Finding Value: Filling Deep Holes*
The premise for the book Wholehearted is that God shows us the identity gaps deep within our heart through negative emotions, and He does that in order that He might fill those gaps and we might know Him better.
But what about the person who realizes there are deep, deep, holes in their identity and they just can’t seem to find a way to climb out? Is there any further basic roadmap that might help them get rolling on the road to change? For this person, the good news is that they are already on the highway. They realize they have a problem.
The first step toward lasting change is to identity the problem. Though that may seem simple, it is not nearly as simple as it may sound. Most people would rather do just about anything than admit the problem is inside of them. To admit the problem means they have to be responsible for it, and behind the problem is something they would rather avoid all together, emptiness.
They may not be responsible for how the problem got there, but at this point, they must own it. It is not someone else’s problem, it is theirs. And the problem they have is not the emotion they are experiencing. The emotion is pointing them toward the problem. When the damage they feel inside is really deep, it can be very difficult to move forward.
The simplest name we can put to this problem is loss. We experience loss by not getting something we want or getting something we didn’t want. Sound familiar? When you lose something, what’s left is a void, an emptiness, a hole. Someone stole your car parked in the garage, and now when you happen to set foot in the garage, you realize there is nothing there. It’s empty. For us, the problem is much more serious than an empty garage. It is our heart. We can get a new car, but how can we fix a broken empty heart? Maybe we just don’t have that much power. Where do we go next?
The next step in moving forward is to understand the problem. How did this emptiness get there? The point of understanding the problem is not so that we might blame someone else for what we are experiencing in life, but rather so that we can turn lose of what we are experiencing. It can be difficult to turn lose of something when you don’t understand what you are going to turn lose of and how it got there.
Maybe my parents were never there to affirm my value. Maybe they were extremely controlling and I never was able to be responsible for my own decisions. Maybe I was never allowed to express emotion. May be I was never allowed to be a child. Maybe I was compromised somehow. Maybe I made bad decisions and now I feel like I can never go back and get what was lost. Maybe I was never allowed to pursue what I really wanted in life. Maybe I have been deeply disappointed. Maybe I never felt loved. Maybe I feel I was cheated somehow, or betrayed, and the betrayal goes deep within my soul. Maybe somehow I internalized a message that I was never good enough and I’ve spent my life trying to prove that I am. Now I’m tired of trying.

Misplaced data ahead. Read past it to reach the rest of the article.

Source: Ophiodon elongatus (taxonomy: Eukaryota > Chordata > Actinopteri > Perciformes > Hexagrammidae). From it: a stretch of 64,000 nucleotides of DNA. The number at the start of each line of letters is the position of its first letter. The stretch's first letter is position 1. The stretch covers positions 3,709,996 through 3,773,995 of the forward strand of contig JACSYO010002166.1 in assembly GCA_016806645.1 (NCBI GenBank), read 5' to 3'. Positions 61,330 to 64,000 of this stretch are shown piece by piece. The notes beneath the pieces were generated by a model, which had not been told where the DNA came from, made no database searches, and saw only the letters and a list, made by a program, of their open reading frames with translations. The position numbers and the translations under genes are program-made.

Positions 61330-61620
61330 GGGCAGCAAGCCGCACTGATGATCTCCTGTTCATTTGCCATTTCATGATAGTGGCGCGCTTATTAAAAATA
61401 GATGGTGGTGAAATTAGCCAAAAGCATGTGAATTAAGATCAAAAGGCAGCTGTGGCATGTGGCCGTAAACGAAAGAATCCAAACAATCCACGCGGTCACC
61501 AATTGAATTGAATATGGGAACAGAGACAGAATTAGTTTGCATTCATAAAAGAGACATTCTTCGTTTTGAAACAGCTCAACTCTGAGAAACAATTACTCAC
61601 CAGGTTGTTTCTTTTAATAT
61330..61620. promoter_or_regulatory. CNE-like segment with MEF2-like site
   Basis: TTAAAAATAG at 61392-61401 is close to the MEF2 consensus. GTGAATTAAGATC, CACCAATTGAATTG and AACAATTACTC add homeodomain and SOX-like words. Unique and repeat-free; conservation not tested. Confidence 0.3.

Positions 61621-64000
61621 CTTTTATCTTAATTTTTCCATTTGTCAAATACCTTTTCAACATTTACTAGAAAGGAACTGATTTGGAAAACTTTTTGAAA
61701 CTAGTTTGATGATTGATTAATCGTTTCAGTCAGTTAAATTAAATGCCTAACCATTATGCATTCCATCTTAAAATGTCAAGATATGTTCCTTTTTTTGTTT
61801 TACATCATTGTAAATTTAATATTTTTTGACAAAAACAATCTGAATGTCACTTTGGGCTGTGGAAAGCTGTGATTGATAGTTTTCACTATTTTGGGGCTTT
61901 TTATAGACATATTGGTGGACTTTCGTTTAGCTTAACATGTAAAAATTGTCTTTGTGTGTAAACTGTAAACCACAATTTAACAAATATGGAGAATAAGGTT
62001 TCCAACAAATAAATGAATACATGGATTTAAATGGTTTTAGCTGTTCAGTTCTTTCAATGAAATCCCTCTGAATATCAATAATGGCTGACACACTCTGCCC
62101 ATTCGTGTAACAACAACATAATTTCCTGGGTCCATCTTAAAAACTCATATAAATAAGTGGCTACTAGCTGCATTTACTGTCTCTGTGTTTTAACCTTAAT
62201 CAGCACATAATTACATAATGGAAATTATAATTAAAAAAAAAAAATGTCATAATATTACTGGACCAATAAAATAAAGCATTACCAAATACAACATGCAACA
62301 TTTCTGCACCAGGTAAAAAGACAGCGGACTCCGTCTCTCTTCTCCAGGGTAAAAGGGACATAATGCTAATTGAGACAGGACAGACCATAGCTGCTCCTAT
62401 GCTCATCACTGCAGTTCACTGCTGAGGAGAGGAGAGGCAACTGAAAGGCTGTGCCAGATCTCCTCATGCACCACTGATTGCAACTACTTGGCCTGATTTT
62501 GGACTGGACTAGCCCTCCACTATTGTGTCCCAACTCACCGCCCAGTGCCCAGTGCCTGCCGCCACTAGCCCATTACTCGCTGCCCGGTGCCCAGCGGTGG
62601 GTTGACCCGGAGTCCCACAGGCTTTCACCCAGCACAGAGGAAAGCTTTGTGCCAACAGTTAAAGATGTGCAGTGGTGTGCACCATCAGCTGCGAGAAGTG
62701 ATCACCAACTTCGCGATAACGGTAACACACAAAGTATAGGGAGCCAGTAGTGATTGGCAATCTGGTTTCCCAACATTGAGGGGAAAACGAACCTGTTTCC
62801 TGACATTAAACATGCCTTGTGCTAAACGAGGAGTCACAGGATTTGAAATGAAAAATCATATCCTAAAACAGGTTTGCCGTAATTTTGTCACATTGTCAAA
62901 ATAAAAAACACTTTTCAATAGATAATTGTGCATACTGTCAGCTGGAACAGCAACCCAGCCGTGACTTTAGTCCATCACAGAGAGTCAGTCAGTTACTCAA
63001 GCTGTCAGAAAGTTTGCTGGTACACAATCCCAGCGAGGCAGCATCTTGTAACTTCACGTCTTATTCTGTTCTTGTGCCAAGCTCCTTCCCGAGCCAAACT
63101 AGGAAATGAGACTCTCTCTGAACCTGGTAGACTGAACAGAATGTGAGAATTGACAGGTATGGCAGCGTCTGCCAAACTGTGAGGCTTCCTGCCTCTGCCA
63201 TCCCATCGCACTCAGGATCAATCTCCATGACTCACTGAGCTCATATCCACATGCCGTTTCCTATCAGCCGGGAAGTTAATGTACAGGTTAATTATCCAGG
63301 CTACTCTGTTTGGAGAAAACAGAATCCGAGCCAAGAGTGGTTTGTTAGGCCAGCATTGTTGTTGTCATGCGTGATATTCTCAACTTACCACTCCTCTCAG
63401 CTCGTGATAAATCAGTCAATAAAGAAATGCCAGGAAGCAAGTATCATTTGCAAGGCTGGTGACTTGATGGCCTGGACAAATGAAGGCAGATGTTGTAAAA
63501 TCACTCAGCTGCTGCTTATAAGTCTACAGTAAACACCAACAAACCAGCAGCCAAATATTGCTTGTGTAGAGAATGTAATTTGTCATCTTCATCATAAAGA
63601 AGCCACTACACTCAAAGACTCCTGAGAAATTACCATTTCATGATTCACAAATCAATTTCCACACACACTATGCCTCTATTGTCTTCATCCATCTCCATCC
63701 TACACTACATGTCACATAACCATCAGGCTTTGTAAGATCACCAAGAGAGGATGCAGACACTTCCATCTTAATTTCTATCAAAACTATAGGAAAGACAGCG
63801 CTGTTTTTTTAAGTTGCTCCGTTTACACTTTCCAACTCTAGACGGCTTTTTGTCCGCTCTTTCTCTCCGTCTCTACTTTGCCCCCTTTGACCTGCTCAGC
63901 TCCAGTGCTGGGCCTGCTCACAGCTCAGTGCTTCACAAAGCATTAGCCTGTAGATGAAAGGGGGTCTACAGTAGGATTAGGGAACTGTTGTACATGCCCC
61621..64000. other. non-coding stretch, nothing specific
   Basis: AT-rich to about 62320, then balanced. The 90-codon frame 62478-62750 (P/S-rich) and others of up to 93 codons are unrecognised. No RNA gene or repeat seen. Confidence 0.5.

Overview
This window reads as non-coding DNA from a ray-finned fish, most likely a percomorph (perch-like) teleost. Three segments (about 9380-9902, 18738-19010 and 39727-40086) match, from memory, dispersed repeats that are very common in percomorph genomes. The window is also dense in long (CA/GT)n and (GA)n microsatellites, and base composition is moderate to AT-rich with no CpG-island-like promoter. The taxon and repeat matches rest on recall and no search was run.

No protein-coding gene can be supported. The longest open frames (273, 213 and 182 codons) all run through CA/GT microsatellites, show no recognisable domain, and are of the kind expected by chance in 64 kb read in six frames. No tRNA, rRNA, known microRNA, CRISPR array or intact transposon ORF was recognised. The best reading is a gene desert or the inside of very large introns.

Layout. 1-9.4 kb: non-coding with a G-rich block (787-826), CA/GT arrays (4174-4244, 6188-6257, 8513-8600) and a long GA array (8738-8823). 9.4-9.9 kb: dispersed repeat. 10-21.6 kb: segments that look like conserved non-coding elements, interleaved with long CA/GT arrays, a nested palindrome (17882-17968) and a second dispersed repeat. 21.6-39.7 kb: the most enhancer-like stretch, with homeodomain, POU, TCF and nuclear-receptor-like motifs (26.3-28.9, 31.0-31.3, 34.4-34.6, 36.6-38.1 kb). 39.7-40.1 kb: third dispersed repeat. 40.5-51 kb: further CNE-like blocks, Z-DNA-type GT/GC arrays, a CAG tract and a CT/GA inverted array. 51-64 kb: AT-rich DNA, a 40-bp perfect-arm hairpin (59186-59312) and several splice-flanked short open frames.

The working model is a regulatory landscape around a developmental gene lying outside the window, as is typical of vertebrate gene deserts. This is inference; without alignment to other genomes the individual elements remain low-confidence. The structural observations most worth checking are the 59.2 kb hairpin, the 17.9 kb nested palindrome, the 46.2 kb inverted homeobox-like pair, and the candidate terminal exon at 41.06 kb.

Whatever events we have experienced are connected to how we feel deep inside. And deep inside of us can be loss and sadness.
So, what do you do with loss and the sadness which accompanies it? You do the same thing that you would do when you lose a loved one. You grieve. That is the next step on our roadmap. Allow yourself to feel the problem. Grieving can be a very healthy emotion and it can be an emotion where we learn to let go of what we are grieving over. But for people to grieve and let go, they must have hope there will be something else to fill the emptiness they are admitting.
That’s where God shows up. It’s not that He shows up. He’s been there all the time. Even now, He longs to fill them with everything they were created for. He understands everything they have been through and are going through. He was there when it happened, and He knows everything about them.
When someone is going through this type of pain, if they can go back and find the presence and character of God, even in the midst of their pain and the experience that caused the pain, it can help them heal. If He was there then, that means He is here now. The character of God says He loved them then, and He loves them now with an everlasting love. He valued them when they were experiencing loss, and He values them now. He valued them before they were ever born. He valued them enough to die for them, and that is just what He did. If they were the only person who had ever been born, He would have died just for them.
When someone has found the presence of God and the value He extends to them in the midst of their pain and their past experience, it can give them the strength to move past the problem. Moving past the problem may include extending forgiveness, repenting of wrongful thoughts and actions, setting firmer boundaries, changing scenery, developing new ways of interacting with others, and framing present events and emotions differently than we have in the past.
Moving past the problem means that it is a new day. This new day may not be arriving all at once, but it is arriving nonetheless. It is a new day made possible by the one who has created us to know Him, and in knowing Him we find incredible value which fills the empty places. It’s a value given to us by God, and it points us to the One of all-surpassing value.
*I am indebted to Brad Strait, senior pastor at Cherry Creek Presbyterian Church who shared this basic outline with me years ago
— by Rick Reitz
Reitz is the author of W(hole)Hearted. He is a pastor and speaker specializing in strategic planning and leadership development.
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